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North Pole


Idea Competition


Central Glass International Architecture Design Competition


Merit Prize


The Central Glass International Architectural Design Competition 2015 Judges: Riken Yamamoto, Keiichi Okamoto, Taro Ashihara, Teruo Kobayashi, Hiroshi Naito, Kengo Kuma, Satoshi Takayama The Central Glass International Architectural Design Competition marks its 50th year, this time. In commemoration, we have chosen a theme inquiring into the essential meaning of glass, “The Glass.” Glass, while the simplest of building materials, is yet a subject of profound depth. Glass environmentally shields inside from outside while leaving them visually continuous. However obvious this may seem, the role of glass in architecture grows larger and more complex, the more we ponder it. One cannot discuss modern architecture without referring to glass. Advances in materials and equipment have made building environments more comfortable. Yet, among them, glass stands out for its critical role in creating hospitable environments for people. Hereafter, glass will no doubt maintain its importance to architecture, as high-function glass products successively appear.On the other hand, advances in glass performance may, to the contrary, inhibit architecture’s freedom. By entirely shutting out exterior noise and air, does glass truly create a comfortable space?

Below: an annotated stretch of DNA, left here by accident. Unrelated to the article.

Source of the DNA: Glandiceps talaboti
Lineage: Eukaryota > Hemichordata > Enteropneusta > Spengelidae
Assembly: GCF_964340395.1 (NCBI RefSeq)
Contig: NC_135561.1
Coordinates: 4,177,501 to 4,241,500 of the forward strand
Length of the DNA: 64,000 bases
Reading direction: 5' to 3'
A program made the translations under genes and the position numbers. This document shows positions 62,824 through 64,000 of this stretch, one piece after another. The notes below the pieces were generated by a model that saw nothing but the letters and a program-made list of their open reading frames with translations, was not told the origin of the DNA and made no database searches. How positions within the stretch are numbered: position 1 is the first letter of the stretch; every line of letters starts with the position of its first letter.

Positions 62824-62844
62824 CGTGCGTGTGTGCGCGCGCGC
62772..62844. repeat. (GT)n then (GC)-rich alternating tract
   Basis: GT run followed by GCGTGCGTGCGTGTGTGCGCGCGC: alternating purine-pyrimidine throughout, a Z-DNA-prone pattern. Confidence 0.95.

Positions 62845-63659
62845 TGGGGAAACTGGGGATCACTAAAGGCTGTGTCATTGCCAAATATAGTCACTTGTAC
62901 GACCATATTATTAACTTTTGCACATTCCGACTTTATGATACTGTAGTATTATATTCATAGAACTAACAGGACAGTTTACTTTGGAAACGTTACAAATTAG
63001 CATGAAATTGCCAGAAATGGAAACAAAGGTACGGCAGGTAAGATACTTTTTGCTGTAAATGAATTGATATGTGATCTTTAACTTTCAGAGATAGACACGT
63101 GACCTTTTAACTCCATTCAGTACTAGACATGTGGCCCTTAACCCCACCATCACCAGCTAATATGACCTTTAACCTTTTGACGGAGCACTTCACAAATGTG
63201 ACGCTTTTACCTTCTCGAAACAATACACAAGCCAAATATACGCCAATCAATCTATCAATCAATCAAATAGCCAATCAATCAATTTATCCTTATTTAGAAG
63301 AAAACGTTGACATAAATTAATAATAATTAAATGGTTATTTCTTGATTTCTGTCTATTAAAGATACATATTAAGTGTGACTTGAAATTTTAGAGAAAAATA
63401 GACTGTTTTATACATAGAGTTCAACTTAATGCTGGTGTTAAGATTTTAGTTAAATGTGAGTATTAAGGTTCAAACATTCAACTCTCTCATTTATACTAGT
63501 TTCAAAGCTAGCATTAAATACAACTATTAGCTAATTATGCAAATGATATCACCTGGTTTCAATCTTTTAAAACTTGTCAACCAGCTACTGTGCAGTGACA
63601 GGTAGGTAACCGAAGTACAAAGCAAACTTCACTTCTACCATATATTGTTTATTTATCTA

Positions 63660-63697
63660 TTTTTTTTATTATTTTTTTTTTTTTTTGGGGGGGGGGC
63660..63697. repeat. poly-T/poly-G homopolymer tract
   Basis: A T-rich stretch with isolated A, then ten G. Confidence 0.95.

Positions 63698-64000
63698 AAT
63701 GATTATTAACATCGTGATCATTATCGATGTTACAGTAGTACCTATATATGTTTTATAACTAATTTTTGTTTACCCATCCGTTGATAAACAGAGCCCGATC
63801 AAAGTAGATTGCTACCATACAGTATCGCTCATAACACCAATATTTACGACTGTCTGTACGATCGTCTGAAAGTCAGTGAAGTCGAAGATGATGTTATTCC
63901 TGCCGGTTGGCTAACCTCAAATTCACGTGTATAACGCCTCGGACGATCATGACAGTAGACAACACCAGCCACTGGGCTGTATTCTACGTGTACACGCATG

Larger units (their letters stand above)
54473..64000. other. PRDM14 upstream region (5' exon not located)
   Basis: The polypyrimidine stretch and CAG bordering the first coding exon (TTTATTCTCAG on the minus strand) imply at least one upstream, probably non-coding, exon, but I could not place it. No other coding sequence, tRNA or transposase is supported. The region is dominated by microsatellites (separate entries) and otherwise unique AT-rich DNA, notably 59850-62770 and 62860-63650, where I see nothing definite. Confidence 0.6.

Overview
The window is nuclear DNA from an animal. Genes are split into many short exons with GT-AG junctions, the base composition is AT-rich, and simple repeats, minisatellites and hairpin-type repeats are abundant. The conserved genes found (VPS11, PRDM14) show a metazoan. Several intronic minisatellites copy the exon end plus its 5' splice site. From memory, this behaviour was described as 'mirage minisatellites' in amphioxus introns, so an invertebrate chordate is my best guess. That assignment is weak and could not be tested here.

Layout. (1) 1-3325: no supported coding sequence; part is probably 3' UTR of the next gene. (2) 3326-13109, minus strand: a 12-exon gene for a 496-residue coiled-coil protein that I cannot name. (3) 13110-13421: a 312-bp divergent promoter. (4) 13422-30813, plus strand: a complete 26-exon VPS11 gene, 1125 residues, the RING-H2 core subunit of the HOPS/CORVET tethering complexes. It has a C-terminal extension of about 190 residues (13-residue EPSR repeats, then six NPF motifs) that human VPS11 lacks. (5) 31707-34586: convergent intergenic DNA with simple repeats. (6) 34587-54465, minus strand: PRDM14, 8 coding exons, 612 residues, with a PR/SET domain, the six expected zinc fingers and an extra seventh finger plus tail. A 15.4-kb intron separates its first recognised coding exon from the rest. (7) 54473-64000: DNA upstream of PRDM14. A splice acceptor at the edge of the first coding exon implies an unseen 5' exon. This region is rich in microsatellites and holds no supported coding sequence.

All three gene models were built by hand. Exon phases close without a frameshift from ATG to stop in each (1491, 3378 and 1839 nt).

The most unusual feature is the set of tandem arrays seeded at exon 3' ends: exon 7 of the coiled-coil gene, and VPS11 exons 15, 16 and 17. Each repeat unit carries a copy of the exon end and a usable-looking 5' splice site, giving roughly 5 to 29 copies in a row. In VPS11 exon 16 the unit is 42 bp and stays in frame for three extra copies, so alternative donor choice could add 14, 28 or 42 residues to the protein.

We grow so accustomed to the relationship of glass to architecture, we neglect to consciously give play to the true fascination of glass. Our theme this time, “The Glass,” is intended to provide opportunity for re-thinking the role fulfilled by glass in architecture, in hopes that the relationship between glass and architecture might be made even richer. Through our study of this theme, we may be able to produce a new dynamic balance between architecture and glass.To discover the new in everyday life – such is a perpetual theme for architectural design. We invite entrants to propose their vision of the preferable relationship between glass and architecture. Merit Prize




The arctic sea ice, being the world’s biggest glass, reflecting heat and sunlight back to the atmosphere, is melting down and running out due to the global warming. Interpreting igloo vernacular architecture, the replacement is able to glue up the shattered ice world glass. The bubble cell-structure, formed by local seawater, contains an ecology center inside. This structure can heal and live with the site appropriately.

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